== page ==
As a result, she decided to create a comfortable environment in which Japanese women could interact with foreign men without feeling any stress. In order to do this, she teaches her butlers Japanese culture and the local lingo. While she eschews the role of mama-san (a woman who manages a hostess bar or host cafe), I found it rather telling that she referred to her coterie of hunks as “boys,” although all were well into their 20s.

Lee, who is clearly her most successful protege, enthuses, “I’m learning social skills. How do you approach a group of strangers and start a conversation, or how do you entertain a woman? Yuki’s taught me more of a Japanese perspective.”

Antolovich admits that he can get a little flirtatious in order to keep customers interested. “If they show interest in where I’m from, I say, ‘If you come to Melbourne, I’ll show you around.’ But I’ve never really said anything that can be followed up. It’s important to keep the customer coming so you’re never too explicit.”

The Butlers motto is “Be selfish, enjoy life.” For the most part the clientele are young, single female Japanese office workers, and on a good day the cafe, which seats 32, can have up to 75 customers.

Hirohata explains, “Before I started this cafe, I was working really hard and I wanted to go to a place where I could feel like a princess. I often didn’t feel like a female because I was too busy. Of course there are host clubs, beauty salons, hot springs and massage parlors — but they are expensive, so you have to make a lot of money to be able to go there. That’s why I started this cafe.”

And do the women who frequent Butlers ever overstep the boundaries of the princess-butler relationship?

“Once, when the elevator doors closed, a girl shouted out that she loved me,” says Antolovich. “There wasn’t much I could do. I couldn’t reply.”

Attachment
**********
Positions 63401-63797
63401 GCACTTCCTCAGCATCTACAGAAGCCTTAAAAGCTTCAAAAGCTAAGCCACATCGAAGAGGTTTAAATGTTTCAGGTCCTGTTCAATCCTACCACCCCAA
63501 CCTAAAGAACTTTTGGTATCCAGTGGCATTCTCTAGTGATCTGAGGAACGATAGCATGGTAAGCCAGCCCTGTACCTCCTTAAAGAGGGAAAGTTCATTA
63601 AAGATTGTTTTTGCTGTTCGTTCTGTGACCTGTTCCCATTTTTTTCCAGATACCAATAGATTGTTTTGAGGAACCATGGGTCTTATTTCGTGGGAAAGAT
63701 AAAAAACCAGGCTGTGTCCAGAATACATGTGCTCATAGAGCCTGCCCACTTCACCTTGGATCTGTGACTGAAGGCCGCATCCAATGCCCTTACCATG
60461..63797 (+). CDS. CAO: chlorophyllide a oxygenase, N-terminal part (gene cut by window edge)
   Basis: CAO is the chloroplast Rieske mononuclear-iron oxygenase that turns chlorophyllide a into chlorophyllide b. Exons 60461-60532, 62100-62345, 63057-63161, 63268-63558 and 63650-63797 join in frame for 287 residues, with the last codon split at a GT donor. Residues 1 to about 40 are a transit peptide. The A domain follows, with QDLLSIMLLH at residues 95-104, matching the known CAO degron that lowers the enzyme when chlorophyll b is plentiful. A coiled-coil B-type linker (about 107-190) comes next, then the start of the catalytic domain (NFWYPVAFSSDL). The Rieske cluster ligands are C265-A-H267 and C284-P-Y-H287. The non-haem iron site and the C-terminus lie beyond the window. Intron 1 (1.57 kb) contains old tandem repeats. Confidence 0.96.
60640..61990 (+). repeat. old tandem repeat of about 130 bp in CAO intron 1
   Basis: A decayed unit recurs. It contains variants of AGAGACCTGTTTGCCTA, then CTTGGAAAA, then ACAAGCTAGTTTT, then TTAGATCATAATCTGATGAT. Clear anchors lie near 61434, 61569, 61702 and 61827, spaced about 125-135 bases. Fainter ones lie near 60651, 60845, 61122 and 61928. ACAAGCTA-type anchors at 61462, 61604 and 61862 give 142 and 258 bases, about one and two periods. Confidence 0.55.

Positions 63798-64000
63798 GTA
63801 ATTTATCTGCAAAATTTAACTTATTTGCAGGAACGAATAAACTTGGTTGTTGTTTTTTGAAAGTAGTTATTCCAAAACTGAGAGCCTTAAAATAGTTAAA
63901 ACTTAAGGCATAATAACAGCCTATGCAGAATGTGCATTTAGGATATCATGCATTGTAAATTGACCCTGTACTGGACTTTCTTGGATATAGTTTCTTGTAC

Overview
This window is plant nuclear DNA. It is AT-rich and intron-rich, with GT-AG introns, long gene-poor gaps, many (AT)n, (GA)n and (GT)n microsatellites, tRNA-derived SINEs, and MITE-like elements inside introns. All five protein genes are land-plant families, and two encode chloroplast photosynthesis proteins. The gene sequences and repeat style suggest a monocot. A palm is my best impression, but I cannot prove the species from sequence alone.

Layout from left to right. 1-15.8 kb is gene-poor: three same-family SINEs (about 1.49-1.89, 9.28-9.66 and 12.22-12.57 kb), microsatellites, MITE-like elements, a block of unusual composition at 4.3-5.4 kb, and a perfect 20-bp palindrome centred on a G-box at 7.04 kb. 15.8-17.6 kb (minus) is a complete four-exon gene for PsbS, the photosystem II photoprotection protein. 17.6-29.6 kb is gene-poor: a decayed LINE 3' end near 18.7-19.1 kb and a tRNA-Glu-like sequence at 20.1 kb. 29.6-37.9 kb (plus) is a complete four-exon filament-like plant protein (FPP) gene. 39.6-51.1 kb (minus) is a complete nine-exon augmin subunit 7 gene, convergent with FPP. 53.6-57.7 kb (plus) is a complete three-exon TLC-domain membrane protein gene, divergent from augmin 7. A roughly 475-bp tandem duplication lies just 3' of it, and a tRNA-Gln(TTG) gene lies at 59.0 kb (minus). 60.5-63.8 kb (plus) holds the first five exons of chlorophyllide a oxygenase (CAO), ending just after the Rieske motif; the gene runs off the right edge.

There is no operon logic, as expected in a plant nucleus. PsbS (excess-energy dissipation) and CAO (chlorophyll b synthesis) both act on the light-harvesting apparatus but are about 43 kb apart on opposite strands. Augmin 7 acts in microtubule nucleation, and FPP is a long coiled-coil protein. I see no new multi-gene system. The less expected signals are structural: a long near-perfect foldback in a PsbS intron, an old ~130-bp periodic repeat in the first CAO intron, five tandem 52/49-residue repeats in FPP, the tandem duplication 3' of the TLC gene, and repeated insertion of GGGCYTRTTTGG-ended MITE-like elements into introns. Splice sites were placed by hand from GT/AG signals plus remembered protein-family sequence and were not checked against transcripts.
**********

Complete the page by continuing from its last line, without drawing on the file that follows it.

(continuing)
Lee is more secretive. “What happens at the Butler cafe stays at the Butler cafe. We do have a guest book that gets kinda personal though,” he says, producing a huge tome filled with love messages adorned with hearts and flowers.

The weirdest thing for Lee, though, was when a female artist visited the cafe and wrote a yaoi cartoon about the butlers. “Yaoi is about homosexual love, but it’s written for a female audience. Just as there’s lesbian porn for straight men, this is porn for straight women. If you understand where it’s coming from it’s not really that strange. I’m afraid I can’t really tell my parents about it,” he said.

Warped world view

It’s easy to see why some customers might develop a rather warped world view. Butlers is rather how I imagine Barbara Cartland’s private boudoir to be: the predominant color is pink, the lighting is soft and forgiving and the air is heady with the scent of romance.

As I leave, the three butlers stand to attention and wave goodbye to me, and I half expect a whirlwind of rose petals to swirl around them. Almost swooning under the weight of their combined charm, I suddenly jolt back to reality with a thump as I return to my anonymity among Shibuya’s teeming legions.

But beware, ladies, before that sudden return to reality there’s a glass door your glazed-over eyes may not spot!

In a time of both misinformation and too much information, quality journalism is more crucial than ever.
By subscribing, you can help us get the story right.